The following list offers brief answers to the most common questions we receive about Last Will and Testaments. Specifically, these answers apply to a Last Will and Testament in either Virginia or West Virginia. Take a look if you are considering creating your own Last Will and Testament and need some more information:

What is a last will and testament?

A last will and testament is a legally binding document that allows you to specify how you want your assets distributed after your death.

What happens if I don’t have a last will and testament?

If you pass away without a will, your estate becomes intestate. This means that your state’s default rules apply to who will receive your assets, since you have not created a plan yourself.

Is a last will and testament public record?

Yes, a will goes on public record. However, this does not happen until after your death. Before you pass, your last will and testament is a private document and in your keeping. However, because some people do not want the details of their estate and how it is divided to ever be public, they create estate plans with a trust, which is private and never goes on public record.

How often do I need to update my last will and testament?

Changing tax laws, changing relationships, and major life transitions all may cause you to need to update your last will and testament. However, we recommend everyone review their will at least once a year to determine if changes need to be made.

How do I give specific items to specific people in my last will and testament?

Instead of listing specific items in your will, which can become quite complicated and difficult to amend, we recommend you use a Gifts and Memories List to bequeath individual items of personal property to people.

[Related: Getting Certain Things to Certain People When You Die]

Where can I get a last will and testament?

The best place to get a last will and testament to ensure it will be valid in your state and work the way you want is to work with an estate planning attorney in your area.

[Related: 6 Tips for Choosing an Estate Planning Attorney Near You]

Can a last will and testament be contested?

A will can be contested in court. However, if a will is created with the right language and according to your state’s standards, it is very difficult for an argument against it to stand up in court. This is one reason it is very important to work with an attorney who is an expert in estate planning, so that you can be confident your wishes cannot be hindered.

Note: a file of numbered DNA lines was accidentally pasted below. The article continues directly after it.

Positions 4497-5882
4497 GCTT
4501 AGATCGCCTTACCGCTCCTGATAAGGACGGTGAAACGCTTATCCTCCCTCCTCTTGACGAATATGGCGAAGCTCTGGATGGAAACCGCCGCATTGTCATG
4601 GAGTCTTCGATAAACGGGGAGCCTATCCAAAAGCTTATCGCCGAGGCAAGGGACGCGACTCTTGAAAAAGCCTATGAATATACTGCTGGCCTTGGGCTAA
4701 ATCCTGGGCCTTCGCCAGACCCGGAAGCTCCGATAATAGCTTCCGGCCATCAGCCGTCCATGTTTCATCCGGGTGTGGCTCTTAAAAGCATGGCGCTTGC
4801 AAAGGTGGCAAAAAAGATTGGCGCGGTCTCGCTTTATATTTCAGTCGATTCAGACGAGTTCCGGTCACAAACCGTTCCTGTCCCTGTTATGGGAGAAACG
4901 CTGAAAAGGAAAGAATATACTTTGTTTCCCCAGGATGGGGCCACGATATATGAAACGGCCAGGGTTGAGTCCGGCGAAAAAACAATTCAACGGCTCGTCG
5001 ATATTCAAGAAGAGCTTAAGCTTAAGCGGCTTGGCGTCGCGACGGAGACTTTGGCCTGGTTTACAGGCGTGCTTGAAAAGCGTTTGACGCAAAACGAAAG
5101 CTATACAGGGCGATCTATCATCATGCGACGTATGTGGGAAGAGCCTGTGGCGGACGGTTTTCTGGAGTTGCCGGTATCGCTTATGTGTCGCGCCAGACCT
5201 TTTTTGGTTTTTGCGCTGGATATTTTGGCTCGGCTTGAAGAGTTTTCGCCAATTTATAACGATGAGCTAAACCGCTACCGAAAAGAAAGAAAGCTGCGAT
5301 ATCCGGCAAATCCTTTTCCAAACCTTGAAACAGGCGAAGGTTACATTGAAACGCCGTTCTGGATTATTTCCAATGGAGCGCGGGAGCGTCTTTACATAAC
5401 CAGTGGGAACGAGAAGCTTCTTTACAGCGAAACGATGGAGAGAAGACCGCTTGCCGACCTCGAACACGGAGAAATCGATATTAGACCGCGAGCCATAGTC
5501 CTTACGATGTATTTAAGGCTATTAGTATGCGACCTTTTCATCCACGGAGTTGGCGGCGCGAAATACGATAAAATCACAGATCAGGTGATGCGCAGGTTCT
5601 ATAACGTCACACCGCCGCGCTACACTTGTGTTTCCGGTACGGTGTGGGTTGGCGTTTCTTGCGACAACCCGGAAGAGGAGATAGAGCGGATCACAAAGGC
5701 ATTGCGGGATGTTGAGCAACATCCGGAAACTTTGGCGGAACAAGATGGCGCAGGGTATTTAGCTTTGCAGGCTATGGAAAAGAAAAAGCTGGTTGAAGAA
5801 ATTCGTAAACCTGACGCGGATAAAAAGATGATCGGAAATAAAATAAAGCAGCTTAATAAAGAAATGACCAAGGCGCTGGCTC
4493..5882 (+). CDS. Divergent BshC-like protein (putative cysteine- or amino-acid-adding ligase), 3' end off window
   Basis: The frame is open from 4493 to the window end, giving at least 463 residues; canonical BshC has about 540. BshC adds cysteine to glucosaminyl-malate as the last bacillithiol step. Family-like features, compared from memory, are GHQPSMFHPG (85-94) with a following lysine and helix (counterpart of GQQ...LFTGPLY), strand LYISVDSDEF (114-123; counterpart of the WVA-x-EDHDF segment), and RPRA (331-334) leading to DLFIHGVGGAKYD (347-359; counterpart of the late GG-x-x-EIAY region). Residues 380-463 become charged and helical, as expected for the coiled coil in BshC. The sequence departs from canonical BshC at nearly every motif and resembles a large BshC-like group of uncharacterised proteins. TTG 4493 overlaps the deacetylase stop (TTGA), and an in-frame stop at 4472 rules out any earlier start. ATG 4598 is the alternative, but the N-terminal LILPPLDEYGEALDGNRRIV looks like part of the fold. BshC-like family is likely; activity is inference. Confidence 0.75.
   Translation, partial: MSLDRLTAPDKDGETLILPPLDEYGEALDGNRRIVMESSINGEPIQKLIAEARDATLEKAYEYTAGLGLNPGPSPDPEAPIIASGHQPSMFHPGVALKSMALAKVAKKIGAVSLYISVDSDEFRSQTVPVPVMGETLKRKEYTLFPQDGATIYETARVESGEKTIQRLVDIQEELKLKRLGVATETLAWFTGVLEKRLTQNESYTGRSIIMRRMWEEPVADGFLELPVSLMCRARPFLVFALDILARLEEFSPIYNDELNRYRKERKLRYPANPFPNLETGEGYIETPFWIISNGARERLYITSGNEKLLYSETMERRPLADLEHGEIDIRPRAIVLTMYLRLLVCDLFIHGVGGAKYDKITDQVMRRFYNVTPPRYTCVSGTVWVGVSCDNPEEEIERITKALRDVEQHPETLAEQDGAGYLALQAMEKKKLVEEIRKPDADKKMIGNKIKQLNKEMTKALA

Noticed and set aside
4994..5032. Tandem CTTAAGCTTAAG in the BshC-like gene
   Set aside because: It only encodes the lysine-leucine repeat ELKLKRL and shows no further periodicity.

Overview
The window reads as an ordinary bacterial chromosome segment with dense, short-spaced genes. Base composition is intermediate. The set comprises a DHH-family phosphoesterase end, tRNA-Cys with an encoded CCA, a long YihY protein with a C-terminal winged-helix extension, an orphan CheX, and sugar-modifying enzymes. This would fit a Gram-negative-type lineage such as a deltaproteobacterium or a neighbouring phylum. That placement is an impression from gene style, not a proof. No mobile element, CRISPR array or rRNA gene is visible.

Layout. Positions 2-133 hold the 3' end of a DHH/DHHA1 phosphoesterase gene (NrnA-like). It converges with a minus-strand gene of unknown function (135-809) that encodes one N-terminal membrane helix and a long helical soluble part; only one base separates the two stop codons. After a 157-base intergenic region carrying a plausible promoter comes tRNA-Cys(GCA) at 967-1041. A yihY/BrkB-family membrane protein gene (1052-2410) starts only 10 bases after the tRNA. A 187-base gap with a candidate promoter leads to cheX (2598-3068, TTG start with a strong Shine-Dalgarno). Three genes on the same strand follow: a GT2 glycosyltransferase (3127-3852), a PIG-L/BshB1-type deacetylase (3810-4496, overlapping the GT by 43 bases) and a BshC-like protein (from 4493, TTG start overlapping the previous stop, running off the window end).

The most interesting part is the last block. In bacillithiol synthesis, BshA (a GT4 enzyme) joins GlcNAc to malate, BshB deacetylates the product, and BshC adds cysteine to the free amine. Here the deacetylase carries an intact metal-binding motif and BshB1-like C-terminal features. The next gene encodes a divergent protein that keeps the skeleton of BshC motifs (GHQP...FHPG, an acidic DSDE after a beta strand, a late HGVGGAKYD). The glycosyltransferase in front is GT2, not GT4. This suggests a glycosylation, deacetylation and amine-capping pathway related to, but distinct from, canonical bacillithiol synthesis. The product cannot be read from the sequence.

Does a last will and testament expire?

A will does not expire. If someone has multiple wills, the will that is most recently dated and executed according to state standards is the one that will be considered legally binding.

What makes a last will and testament legally valid in Virginia and West Virginia?

For a will to become legally binding in Virginia or West Virginia, it must be signed and executed by you in the presence of two witnesses that are unrelated to you. A notary that is not one of the witnesses must also be present to sign and date your will.

Is a handwritten last will and testament legal?

In theory, a handwritten last will and testament that meets your state requirements could be valid. However, much of the language attorneys insert into wills is sophisticated legal language written specifically for a judge, not for you. So although it may be able to be done, it would be very difficult to meet the requirements of the court without the help of a professional.

[Related: Can You Make a Will Online?]


If you haven’t created your last will and testament, we would love to chat with you and help you prepare for the future with this important legal document. Call us today.

Disclaimer: The information you obtain in this post is not, nor is intended to be, legal advice. This blog shares general best practices when navigating Virginia or West Virginia law, but you should consult an attorney for advice regarding your individual situation.


Joshua E. Hummer, Esq. is the founder of Relational Estate and Elder Law, and he has been a practicing attorney for over 15 years. While experienced in many parts of the law, Josh specializes in estate planning, estate administration, and elder law. He is licensed in both Virginia and West Virginia. Josh’s passion lies in helping people gain peace of mind about the future through holistic legal planning. When he isn’t meeting with clients or crafting legal documents, Josh enjoys spending time with his lovely wife, Jill, and their four vibrant children.